It’s possible to get to some of the remote islands by using the inter-island shipping services, but unless you’ve got some good books and no schedule, it’s probably not a good idea. The ships are erratic, and it may be weeks before they return to a particular island: you could be stranded for quite some time!
The Cook Islands are a popular yachting destination, so if you feel like an adventure on the high seas you could hang around the harbor in Avarua: someone might let you work your passage around the islands.
Rarotonga’s most obvious draw is its incredible natural beauty. The island itself rises to graceful jungle-covered peaks, while the coast is ringed by palm-fringed white sand beaches and shallow lagoons packed with a huge diversity of tropical fish. Flowers jostle in the velvety tangles of undergrowth in a crazy riot of colors and smells, and the roads are lined with fragrant frangipani and technicolor hibiscus for you to pop behind your ear. A walk anywhere here is to see nature brazenly displaying her fertility: fruit is literally falling off the trees with pawpaw, mangoes, coconuts and bananas growing alongside the dusty tracks.
Rarotonga has beautiful beaches galore. One of the most popular is Muri Beach, about 23km from Avarua. It is a three-kilometer stretch of white sand which gently slopes into a safe, shallow lagoon containing four tiny islets, or motu. Muri Lagoon is the most popular place on the island for watersports and you can rent windsurfers, canoes, dinghies and snorkelling gear here.
Rarotonga’s coastal capital of Avarua has all the amenities, plus cafes, restaurants and bars. It’s a tiny town, and it’s a people-watcher’s dream: huge, stately ladies putter about on tiny mopeds, wearing vast, flowing, tent-like dresses with bold hibiscus, banana and palms printed on them.
- The Seven in One Coconut Tree
Beside the big roundabout in the center of town stands the famous Seven-in-One Coconut Tree. This group of trees is supposedly all one tree, grown from an amazing seven-sprouted coconut, brought all the way from the island of Takutea.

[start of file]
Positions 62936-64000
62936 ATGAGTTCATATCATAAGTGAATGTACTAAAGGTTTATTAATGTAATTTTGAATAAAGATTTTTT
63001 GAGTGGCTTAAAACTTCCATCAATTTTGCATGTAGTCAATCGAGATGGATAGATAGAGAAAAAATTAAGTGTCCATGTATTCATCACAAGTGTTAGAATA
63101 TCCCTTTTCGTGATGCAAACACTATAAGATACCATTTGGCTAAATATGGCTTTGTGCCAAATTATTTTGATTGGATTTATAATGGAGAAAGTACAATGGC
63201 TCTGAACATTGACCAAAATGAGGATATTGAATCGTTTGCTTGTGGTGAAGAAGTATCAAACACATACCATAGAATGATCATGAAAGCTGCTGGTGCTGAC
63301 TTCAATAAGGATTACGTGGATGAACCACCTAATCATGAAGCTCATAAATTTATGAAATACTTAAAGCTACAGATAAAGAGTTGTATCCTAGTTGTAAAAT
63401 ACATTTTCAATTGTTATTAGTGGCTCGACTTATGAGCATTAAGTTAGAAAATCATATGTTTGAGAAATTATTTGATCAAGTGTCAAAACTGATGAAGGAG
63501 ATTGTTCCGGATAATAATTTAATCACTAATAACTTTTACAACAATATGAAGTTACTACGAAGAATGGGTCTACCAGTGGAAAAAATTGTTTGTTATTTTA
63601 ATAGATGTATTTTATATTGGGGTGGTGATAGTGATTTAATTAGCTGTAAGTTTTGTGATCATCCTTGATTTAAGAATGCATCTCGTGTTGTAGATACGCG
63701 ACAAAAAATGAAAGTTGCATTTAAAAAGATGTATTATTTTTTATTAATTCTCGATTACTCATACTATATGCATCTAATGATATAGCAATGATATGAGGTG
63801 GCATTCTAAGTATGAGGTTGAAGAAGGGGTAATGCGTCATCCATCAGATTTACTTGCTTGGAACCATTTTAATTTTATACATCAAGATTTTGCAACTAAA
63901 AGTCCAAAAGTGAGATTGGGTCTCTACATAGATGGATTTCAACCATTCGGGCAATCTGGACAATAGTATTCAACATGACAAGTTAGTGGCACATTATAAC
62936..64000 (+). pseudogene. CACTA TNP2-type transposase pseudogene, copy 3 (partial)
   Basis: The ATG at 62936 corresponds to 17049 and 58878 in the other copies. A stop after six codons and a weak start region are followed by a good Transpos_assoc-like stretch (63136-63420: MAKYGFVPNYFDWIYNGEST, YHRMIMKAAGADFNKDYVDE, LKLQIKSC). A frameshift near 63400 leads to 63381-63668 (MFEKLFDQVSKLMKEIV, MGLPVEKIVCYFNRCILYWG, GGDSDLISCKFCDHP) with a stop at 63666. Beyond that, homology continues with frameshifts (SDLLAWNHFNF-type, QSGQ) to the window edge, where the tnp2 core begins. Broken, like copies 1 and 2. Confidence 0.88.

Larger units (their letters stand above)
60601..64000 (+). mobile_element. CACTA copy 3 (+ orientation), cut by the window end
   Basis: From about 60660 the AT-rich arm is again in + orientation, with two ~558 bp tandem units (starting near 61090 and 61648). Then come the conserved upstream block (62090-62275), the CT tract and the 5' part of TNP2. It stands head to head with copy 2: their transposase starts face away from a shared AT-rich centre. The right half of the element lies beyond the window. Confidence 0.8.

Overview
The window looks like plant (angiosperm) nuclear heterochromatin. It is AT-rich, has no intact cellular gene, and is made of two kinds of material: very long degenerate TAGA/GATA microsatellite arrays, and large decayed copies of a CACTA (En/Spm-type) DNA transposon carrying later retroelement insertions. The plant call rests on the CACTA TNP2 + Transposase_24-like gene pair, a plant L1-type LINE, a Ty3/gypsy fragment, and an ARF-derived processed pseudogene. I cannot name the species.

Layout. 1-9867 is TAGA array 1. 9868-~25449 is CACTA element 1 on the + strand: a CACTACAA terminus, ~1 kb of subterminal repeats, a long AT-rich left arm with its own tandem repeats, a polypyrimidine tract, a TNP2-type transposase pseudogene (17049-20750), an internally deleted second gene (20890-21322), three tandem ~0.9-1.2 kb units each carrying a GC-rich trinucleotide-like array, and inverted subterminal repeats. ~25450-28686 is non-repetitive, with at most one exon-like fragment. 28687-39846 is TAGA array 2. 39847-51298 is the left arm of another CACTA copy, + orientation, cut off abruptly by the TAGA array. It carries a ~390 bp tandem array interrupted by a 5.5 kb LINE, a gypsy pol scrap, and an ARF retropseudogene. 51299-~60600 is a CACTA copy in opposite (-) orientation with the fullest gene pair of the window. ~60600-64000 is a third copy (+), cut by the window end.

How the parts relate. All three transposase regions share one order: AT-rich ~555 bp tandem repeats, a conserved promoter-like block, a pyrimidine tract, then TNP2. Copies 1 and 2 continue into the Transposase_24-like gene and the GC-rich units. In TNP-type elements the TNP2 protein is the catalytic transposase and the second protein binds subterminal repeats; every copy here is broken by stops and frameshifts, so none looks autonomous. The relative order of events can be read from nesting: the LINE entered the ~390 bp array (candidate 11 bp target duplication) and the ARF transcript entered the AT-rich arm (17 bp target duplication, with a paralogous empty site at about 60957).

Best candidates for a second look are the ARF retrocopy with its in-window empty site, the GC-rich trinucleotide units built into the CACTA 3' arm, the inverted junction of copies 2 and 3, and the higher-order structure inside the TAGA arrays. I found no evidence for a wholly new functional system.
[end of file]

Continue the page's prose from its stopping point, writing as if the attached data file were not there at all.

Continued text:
- The National Culture Centre and National Museum
The National Culture Centre houses the National Museum, which has a small collection of South Pacific and Cook Islands artifacts. Admission is free, but donations are appreciated.
- Punanga Nui
A five-minute stroll out of town towards the charming Avatiu harbor brings you to the Punanga Nui outdoor market. It’s open all week, but Saturday mornings are the busiest. The locals come here to sell produce and handicrafts, and there are several takeaway food stalls if you’re feeling hungry.
- The Cultural Village
The Cultural Village is 7 km from Avarua on the inland road (Tel: 21314). Here you can enjoy a non-tacky “island culture” day. A well-spent US$20 has you watching folks making tapa (cloth made from beaten bark and then painted with plant dyes), looking around a traditional village and watching demonstrations of fishing, weaving and woodcarving. At lunch, you’ll feast on breadfruit, suckling pig and other traditional foods baked in an umukai, or ground oven. Afterwards, you’ll watch dancers undulate the hot afternoon away. Join in, if you dare! In the afternoons, Circle Island culture tours are available. The combined price for the village and the tour is US$30.
- Inland Drive/Trek
One way to see the lush island interior is to make an Inland drive. There are two drives which extend inland along streams, petering out after about 3km. From then on, you’ll have to walk if you want to go further. The end of the Avatiu drive marks the beginning of the Cross-Island Trek. This is the most popular walk on the island, and takes a good three to four hours. It’s worth making the effort if you can, because the trek takes you across the jungle-clad, hilly center via “the needle”, which has a fantastic view. Don’t try to climb the actual needle (unless you like hospital food), as it’s very high and very sheer. Near the end of the walk, you’ll welcome the cooling sight of Wigmore’s waterfall, a lovely waterfall plunging into a fresh, sparkling pool.
- Island Night
One way to try traditional South Pacific fare and see traditional dancing displays is to attend an “Island Night.” Some say the Cook Islanders are the best dancers in Polynesia. The Victorians were shocked by their suggestive wigglings, and you might be too! There is an island night somewhere on the island most evenings. An inexpensive, less “put on for the tourists” option is at the Staircase Restaurant on Thursday nights (see BEST EATS).
Many visitors to Rarotonga choose to visit the nearby island of Aitutaki, an absolute “must-see.” Famous for its immense jewel-like lagoon, it could well be the most beautiful island in the world, certainly in the Pacific. See BEST ACTIVITIES AND TOURS for more info.
BEST UNUSUAL ATTRACTIONS
- Highland Paradise
On a high slope behind Aorangi, about 9km from Avarua. It’s the site of an ancient village, and Raymond Pirangi takes tours of the site and its beautiful botanical garden whilst regaling you with ancient tales and legends. A traditional umukai lunch is included in the US$15 price tag.